Even the best outreach material can have limited effectiveness if a person in need cannot understand it. For that reason, the data presented in this tool can help organizations tailor their material and messages to the needs of the population in their service areas.
How to use this tool
This data tool offers three different types of visualizations. Use the headings at the top of the tool to toggle between these three displays.
The first visualization shows the concentration of people who are enrolled in Medicare and have incomes below 150% of the Federal poverty threshold (which would make them eligible for most federal and state benefits), and who are considered to have limited proficiency in English in each county in the United States. This can help aging and disability organizations determine if there is a need for outreach and education materials in languages other than English.
The second and third visualizations show what languages low-income Medicare beneficiaries speak at home, with the second showing a given language by geography and the third showing the linguistic breakdown of the low-income Medicare community in a specific geography. Note that the people shown in the second and third visualizations do not necessarily have limited English proficiency; they may be fluent or even native speakers of English but speak a different language at home.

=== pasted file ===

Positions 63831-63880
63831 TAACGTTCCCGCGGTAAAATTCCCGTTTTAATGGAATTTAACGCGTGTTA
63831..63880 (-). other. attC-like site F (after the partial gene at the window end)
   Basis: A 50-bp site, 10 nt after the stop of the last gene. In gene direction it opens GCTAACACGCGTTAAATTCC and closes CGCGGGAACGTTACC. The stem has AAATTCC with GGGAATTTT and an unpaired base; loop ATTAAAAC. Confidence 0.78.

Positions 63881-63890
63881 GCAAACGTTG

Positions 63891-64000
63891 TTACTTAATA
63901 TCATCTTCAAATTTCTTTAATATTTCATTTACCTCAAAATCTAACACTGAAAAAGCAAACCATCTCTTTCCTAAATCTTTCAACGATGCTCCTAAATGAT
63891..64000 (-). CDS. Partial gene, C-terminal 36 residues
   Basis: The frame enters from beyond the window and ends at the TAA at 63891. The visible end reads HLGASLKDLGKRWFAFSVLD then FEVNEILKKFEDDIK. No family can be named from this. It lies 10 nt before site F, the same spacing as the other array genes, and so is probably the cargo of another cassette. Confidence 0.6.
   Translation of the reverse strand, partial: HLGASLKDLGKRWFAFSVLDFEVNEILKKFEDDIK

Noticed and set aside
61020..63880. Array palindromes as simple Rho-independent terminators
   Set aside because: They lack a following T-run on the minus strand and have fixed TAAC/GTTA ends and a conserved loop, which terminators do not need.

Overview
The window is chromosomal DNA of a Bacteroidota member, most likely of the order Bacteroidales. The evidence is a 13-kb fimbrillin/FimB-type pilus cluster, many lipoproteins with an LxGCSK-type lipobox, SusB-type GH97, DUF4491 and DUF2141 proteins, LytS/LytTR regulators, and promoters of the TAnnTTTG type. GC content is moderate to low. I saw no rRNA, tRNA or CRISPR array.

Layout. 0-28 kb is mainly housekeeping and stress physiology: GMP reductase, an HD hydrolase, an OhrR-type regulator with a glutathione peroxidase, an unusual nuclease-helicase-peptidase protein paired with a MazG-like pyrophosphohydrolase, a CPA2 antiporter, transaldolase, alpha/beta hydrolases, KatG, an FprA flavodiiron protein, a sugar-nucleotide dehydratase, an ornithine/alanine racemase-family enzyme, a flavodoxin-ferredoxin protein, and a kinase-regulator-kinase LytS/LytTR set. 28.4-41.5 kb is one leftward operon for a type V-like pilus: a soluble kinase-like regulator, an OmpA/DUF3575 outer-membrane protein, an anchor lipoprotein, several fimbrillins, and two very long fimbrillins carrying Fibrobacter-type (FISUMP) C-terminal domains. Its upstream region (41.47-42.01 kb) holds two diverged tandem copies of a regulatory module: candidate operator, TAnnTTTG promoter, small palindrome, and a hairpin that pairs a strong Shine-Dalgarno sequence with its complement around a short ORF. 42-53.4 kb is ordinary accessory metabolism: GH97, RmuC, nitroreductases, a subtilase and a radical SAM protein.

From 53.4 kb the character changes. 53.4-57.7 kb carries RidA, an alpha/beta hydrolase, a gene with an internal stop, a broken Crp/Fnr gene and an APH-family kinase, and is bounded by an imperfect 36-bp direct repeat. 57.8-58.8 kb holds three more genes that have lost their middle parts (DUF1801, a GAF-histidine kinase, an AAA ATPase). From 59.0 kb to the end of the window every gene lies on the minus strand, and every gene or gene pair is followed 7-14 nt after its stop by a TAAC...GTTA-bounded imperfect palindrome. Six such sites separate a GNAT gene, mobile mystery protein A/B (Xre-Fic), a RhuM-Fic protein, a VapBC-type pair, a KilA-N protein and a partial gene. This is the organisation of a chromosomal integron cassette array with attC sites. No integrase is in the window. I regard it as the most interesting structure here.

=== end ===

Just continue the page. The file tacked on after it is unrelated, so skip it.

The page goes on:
Data is provided for the most commonly spoken languages in the United States, as well as two language families, Native American (which includes languages native to North America, such as those in the Iroquoian, Sioux, Algonquian, Eskaleut, Numic, and Athabaskan groups) and Pacific Islander (which includes languages native to Oceania, such as those in the Polynesian and Micronesian groups). In addition, an “Other” category includes all other non-English languages that are not specifically shown, from Polish to Hmong to Xhosa. (Note that “French” includes Haitian Creole.)